What we watched: Last night's episode of HBO's 24/7. As our very own Barry Petchesky wisely observes, "Bryz knows precisely as much English as we love our movie Russians to know."
What we're watching (all times EST, unless noted): UTEP vs. Clemson in men's college basketball at 2:30 (ESPN2). Chelsea at Tottenham in English Premier League soccer at 2:50 (ESPN2). Kansas State vs. Southern Illinois in men's college basketball at 4:30 (ESPNU) and Memphis at Georgetown at 7 (ESPN2). Houston at Indianapolis in NFL football at 8 (NFL Network). Illinois vs. Missouri in men's college basketball at 9 (ESPN2), Lehigh vs. Michigan State at 9 (ESPNU), Long Beach State vs. Xavier at 11 (ESPNU) and Kansas at Southern California at 11 (Fox Sports Net).
Getting down to what is really real: "But as algorithms make consciousness a built environment, perception itself becomes in some way designed, in which sense 2011 wasn't totally stuck in the past—it offered a new sensation-of-being: Drudge's report on Trump's quest for Obama's birth certificate sends you clicking Facebook pictures of a lost love's fat children as prelude to a brief viewing of the Muammar el-Qaddafi snuff film, Tim Tebow chatting-up Yahweh on the 50-yard line or, attention span permitting, Fukushima's 'heroes' streaming across your iPhone in frog masks and body suits, their solemn death-trudge naturally interrupted by a billing reminder from Verizon Wireless. 'It's nice to have moments that are real,' said Ashton Kutcher to the young girl, sharing a little postcoital wisdom." [Observer]
This Date In Deadspin History
Dec. 22, 2010: The Greatest Letter Ever Printed On Team Letterhead
Taking shots at Darrelle Revis: "I thought the New York Jets were supposed to be the loudmouth, chest-thumping, attention-seeking team this week. The New York Giantshave stolen their thunder. Not only that, but they've chosen as their target, of all people, all-world cornerbackDarrelle Revis. For some reason, Giants wide receivers Victor Cruz, Hakeem Nicks andMario Manningham took turns heaping disrespect upon Revis on Wednesday afternoon. First, Manningham: ‘I'm not about to give all their corners credit because I feel like their defensive scheme is what makes them good in man coverage because they have to play it because of how their scheme is.' Hakeem Nicks took a turn: ‘He's decent.' And finally, Victor Cruz: ‘Teams aren't really scared (of Revis) anymore. He's got to earn his money this year. Teams aren't really backing down. I feel like we're going to do the same thing. We're going to go out. Until he physically stops us we're going to throw the ball on him.'" [Shutdown Corner]
James Harrison wants the Browns suspended, or something: "What Harrison doesn't quite understand, however, is why the Browns haven't also been disciplined by the league for allowing McCoy to return to the game so quickly if the quarterback was in such bad shape. ‘If he was hurt so bad I don't know why they let him back in ... two plays later,' Harrison said. ‘Something should be done to them, I would think. I don't know. I got a game, what should they get?' League spokesman Greg Aiello said the Browns will not be penalized for their handling of McCoy's injury." [ESPN]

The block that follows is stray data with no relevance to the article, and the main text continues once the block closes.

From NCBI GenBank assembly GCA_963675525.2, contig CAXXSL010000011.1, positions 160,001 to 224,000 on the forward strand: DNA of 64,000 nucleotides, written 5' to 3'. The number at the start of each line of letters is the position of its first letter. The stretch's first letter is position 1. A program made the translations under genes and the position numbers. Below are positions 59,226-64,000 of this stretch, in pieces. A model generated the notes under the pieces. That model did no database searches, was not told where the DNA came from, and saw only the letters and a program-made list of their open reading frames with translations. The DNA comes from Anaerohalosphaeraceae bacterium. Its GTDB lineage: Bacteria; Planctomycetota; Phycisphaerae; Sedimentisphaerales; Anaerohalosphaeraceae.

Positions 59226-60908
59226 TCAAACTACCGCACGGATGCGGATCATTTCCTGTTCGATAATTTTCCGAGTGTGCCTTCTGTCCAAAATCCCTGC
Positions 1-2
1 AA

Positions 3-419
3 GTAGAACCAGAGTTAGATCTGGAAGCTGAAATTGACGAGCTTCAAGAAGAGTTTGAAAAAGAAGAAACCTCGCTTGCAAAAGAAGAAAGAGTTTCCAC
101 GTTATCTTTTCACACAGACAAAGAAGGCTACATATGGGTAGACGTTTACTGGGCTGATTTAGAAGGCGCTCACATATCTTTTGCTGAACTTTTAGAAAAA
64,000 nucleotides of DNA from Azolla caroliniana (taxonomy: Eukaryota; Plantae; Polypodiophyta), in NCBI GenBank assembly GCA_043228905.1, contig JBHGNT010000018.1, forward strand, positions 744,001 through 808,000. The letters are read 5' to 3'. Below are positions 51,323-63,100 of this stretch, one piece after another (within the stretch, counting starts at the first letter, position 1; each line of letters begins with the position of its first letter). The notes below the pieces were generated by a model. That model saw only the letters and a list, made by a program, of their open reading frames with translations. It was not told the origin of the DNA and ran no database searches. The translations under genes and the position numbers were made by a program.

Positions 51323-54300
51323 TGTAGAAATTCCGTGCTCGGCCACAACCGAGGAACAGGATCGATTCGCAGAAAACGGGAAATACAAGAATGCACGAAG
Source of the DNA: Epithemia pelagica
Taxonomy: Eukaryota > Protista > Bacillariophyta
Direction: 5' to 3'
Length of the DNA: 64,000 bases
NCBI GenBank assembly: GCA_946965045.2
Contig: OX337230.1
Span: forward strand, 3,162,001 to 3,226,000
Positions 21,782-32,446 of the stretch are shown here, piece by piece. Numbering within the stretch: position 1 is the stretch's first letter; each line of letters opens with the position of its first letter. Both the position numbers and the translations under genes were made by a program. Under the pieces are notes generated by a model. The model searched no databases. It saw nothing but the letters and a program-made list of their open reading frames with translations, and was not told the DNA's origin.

Your Fan On The Pitch Interlude:
Green Bay is the new America's team: "A new national survey released Wednesday has found what Green Bay Packers fans have been saying for years: The Pack is ‘America's Team.' Public Policy Polling, which normally conducts surveys on politicians and issues, sometimes throws in a few questions about sports. In its most recent survey, conducted Friday through last Sunday, survey respondents nationwide were asked to name their most favorite team in the National Football League. A total of 22% said the Green Bay Packers, far outdistancing the second most favorite team, the Dallas Cowboys, which got 11%. After the Cowboys, 8% each named the Chicago Bears, the New York Giants and the Pittsburgh Steelers. A total of 7% said their favorite team was the New Orleans Saints, with 6% for the New England Patriots, 4% for the Washington Redskins and 2% for the New York Jets." [Milwaukee Journal Sentinel]
There's a new sheriff in town: "UCLA Coach Jim Mora was direct and stern about the Bruins' tradition of going over the wall to skip out on practice. ‘It's completely unacceptable and will not be part of the program going forward,' Mora said of Tuesday's action, a tradition that dates to 1980. ‘It's a privilege, not a right, to play football for the UCLA Bruins. With the commitment you make when you sign on here comes a commitment to do what is asked of you.' Mora said he and Athletic Director Dan Guerrerodiscussed such issues during the interview process. ‘We both agree that the culture of UCLA football needs to change,' Mora said. 'We're going to do all we can to change it.'" [LA Times]
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